Manila Mallified

I wrote this 15 years ago, on April 1996.

It was published in The Sunday Times, then under Jo-Anne Q. Maglipon. At that time, few people took notice of the piece,  but now I think people will realize how prophetic it really was. I think the only person who appreciated this piece at that time was the editor who copy edited it, Chit Estella.

Note that the figures are circa-1996, so the money spent to build a mall has likely doubled and the money earned  from having a mall may have quadrupled, thanks to shrewd Marketing, Ad & Promo and other mall departments. What has definitely gone down are actual wages and the actual purchasing power of the peso. 

WE CALL IT “MALLING,” and we urban dwellers do it every weekend, sometimes even more often.  Yet little do we know the extent to which we are being “mallified.”

In the last decade, shopping malls have spread so rapidly throughout the entire metropolis; they have sprung up, it seems, in every nook and cranny, in every available piece of what was once talahiban.

Today, there are some 60 or so shopping malls in the city.

Ayala Land, Inc. has 38 hectares of shopping centers in Makati alone.  SM Prime Holdings, the country’s largest owner-operator of shopping malls, owns four centers whose combined gross floor area—which covers only the area inside the mall—is 840 square meters.  Robinson’s Land Corporation, the property arm of JG Summit Holdings, Inc., operates two shopping malls, including its showcase mall, Robinson’s Galleria.

All three companies have immediate plans to expand their kingdoms: they are scrambling to build more malls in the city, and even in places like Cavite, Iloilo, Davao, Bacolod, Baguio, Cabanatuan and other growing cities outside Metro Manila.

Then, that’s speaking only of the malls developed by the “big ones.”

Riding the current boom in the property sector are hundreds of new firms out to put up their own malls in Manila and many other parts of the country.

At the rate developers are scrambling to erect malls, property development consultant—like Norberto de Jesus, President of AseaStar Management & Development Corporation—predict that there could be 200 to 300 in the country within the next three years.

[NOTES:

  • Today, Ayala Land, Inc. has Ayala Malls 9 malls — Glorietta, Greenbelt, Market!Market!, TriNoMa, Ayala Center Cebu, Bonifacio High Street/Serendra, Alabang Town Center, Marquee Mall, Abreeza.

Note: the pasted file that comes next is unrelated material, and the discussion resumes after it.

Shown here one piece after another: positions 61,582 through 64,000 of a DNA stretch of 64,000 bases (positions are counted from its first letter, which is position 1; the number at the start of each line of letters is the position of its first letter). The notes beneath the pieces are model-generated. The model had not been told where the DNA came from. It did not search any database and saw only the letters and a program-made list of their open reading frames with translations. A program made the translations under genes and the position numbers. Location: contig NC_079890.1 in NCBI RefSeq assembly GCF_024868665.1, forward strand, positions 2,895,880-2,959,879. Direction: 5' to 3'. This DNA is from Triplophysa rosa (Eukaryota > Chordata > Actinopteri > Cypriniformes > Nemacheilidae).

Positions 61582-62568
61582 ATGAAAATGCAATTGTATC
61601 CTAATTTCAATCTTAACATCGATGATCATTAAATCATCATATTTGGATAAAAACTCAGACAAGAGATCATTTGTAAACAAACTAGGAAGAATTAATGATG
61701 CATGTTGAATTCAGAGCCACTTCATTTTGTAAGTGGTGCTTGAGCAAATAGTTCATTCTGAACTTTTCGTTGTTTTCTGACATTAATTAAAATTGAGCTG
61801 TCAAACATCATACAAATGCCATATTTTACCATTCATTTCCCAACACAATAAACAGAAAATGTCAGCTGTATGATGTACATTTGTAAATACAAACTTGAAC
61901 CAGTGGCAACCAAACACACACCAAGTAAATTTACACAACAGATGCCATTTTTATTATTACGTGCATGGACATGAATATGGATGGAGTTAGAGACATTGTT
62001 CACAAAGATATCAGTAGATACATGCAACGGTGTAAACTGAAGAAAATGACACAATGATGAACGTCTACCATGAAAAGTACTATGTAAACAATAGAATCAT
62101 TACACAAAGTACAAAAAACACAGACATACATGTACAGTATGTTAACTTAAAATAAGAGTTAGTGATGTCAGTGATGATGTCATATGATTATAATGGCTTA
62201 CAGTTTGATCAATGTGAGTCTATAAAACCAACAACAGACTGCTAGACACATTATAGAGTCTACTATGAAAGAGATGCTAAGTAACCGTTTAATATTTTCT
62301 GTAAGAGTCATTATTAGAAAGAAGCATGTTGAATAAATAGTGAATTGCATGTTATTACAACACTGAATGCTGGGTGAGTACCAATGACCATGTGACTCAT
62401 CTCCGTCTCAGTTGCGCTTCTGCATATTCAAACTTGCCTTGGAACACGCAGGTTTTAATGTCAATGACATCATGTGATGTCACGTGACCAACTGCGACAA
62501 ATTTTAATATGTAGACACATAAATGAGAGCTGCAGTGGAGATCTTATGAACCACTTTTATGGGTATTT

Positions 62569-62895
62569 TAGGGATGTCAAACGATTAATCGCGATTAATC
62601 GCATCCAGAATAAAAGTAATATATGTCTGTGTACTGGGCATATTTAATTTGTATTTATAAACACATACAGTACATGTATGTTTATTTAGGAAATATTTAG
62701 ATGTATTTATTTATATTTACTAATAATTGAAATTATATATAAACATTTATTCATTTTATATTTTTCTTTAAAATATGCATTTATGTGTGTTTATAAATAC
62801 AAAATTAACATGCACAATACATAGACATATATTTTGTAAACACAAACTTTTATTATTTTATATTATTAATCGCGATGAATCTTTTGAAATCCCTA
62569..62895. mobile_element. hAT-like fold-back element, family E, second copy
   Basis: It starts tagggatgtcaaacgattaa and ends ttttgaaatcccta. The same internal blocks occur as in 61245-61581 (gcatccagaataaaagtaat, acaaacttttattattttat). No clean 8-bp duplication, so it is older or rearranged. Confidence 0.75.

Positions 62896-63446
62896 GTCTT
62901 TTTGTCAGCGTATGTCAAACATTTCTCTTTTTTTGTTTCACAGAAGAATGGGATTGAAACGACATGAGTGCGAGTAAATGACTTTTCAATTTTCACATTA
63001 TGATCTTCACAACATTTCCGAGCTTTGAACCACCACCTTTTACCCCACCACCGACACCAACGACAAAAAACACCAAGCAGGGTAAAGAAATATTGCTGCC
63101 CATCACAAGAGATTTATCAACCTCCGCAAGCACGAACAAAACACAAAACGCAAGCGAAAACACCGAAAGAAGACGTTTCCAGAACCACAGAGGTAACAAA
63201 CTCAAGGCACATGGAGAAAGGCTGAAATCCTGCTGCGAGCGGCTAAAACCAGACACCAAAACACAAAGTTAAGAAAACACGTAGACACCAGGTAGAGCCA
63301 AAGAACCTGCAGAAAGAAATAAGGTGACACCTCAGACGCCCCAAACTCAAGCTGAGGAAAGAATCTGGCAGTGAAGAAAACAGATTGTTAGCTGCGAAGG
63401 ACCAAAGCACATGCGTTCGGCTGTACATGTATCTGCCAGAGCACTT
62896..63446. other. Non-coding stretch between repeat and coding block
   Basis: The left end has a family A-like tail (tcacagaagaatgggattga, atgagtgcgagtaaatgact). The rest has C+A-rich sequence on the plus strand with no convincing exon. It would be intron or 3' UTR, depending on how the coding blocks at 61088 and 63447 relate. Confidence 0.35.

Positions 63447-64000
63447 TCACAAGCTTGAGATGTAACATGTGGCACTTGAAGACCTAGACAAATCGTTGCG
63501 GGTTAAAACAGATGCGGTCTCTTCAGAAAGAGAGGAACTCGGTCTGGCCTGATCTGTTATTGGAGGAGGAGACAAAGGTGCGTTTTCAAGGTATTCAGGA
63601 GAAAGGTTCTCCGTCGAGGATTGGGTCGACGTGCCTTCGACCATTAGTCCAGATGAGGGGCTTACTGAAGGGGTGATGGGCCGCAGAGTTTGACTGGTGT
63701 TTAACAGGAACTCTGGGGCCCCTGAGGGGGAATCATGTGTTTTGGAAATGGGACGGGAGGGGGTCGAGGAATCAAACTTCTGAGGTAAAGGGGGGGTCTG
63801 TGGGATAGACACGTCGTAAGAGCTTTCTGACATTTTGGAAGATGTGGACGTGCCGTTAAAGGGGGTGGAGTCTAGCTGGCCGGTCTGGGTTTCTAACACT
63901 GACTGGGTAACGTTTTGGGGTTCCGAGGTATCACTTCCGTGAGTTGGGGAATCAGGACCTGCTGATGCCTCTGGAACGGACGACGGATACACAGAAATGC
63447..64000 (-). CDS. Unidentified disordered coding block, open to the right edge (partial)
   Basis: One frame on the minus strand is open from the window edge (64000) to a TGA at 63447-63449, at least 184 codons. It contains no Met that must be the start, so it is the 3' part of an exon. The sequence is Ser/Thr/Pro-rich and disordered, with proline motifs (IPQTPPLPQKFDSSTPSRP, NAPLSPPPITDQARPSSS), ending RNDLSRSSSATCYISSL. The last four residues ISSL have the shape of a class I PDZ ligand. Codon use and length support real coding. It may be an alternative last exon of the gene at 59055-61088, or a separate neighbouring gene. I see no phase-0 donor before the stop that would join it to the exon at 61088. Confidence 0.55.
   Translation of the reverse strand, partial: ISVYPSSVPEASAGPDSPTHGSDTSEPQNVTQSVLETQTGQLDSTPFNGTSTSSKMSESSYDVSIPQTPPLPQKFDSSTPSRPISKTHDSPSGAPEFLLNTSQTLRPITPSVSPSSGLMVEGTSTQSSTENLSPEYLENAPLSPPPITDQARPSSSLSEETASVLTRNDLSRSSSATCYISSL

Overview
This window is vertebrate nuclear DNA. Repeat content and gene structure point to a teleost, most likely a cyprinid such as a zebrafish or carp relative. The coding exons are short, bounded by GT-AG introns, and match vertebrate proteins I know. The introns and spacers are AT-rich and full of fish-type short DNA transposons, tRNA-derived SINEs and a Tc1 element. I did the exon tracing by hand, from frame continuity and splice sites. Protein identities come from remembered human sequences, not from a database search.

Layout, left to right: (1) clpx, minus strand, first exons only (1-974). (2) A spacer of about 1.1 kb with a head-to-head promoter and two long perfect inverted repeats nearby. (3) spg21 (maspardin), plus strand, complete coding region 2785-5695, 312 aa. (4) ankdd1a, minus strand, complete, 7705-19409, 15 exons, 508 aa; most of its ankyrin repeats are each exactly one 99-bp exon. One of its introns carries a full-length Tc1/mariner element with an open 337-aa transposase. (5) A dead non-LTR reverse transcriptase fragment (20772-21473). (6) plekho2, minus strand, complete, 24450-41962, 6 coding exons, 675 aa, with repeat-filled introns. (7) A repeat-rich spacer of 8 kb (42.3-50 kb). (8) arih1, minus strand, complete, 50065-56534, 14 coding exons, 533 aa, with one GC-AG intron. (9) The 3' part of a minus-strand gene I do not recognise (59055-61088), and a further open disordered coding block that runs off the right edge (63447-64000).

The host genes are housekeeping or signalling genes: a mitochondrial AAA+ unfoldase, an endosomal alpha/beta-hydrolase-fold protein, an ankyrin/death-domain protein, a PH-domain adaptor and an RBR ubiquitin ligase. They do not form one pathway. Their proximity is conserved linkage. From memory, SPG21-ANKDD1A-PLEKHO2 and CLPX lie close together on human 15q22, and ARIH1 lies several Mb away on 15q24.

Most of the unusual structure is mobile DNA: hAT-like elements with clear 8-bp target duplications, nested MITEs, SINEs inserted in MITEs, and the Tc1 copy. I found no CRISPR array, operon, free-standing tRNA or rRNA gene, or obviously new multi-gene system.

• SM Prime Holdings has a whopping 43 operating malls totalling a gross floor area of 4.5 million square metres located in Metro Manila,Olongapo City, Batangas, Bulacan, Cavite, Laguna, Pampanga, Tarlac, Lucena City, Pangasinan, Rizal, Angeles City, Bacolod City, Baguio City, Cagayan de Oro City, Cebu City, Metro Davao, Iloilo City and Naga City.
  • Robinson’s Land Corp’s Commercial Center Division has 28 shopping malls all over the country and generate more than 120 million visitors annually. In 2010, revenue from malls accounted for 39 percent of the company’s revenues.]

The “mallification” of the country, indeed.  But what does this mean? What does it indicate?

SM City Cagayan de Oro

SM City Cagayan de Oro (Photo credit: Wikipedia)

ECONOMISTS  would say that growth in our economy these last few years has given birth to an expanded middle class with more money to spend.  (Note, this was before the 1997 Asian crisis and the 2008 Great Recession.)

Growth has also led to the surge in the property development sector, and an upturn in business activities, creating a higher demand for office spaces, residential properties and commercial centers—or malls.  This, coupled with what sociologist may see as an emerging, exciting “mall culture” further spurs the demand for more malls.

But to what extent have mall developers created this demand? To what extent have they “mallified (read: mollified) us? Perhaps mall figures will show—

Shopping malls are asset bases that beautify the balance sheet,” explains Maricris A. Martinez, head of Landco Asset Management Inc.’s Commercial Centers Division—the firm that runs the Sta. Lucia East Grand Mall and Tutuban Center Mall.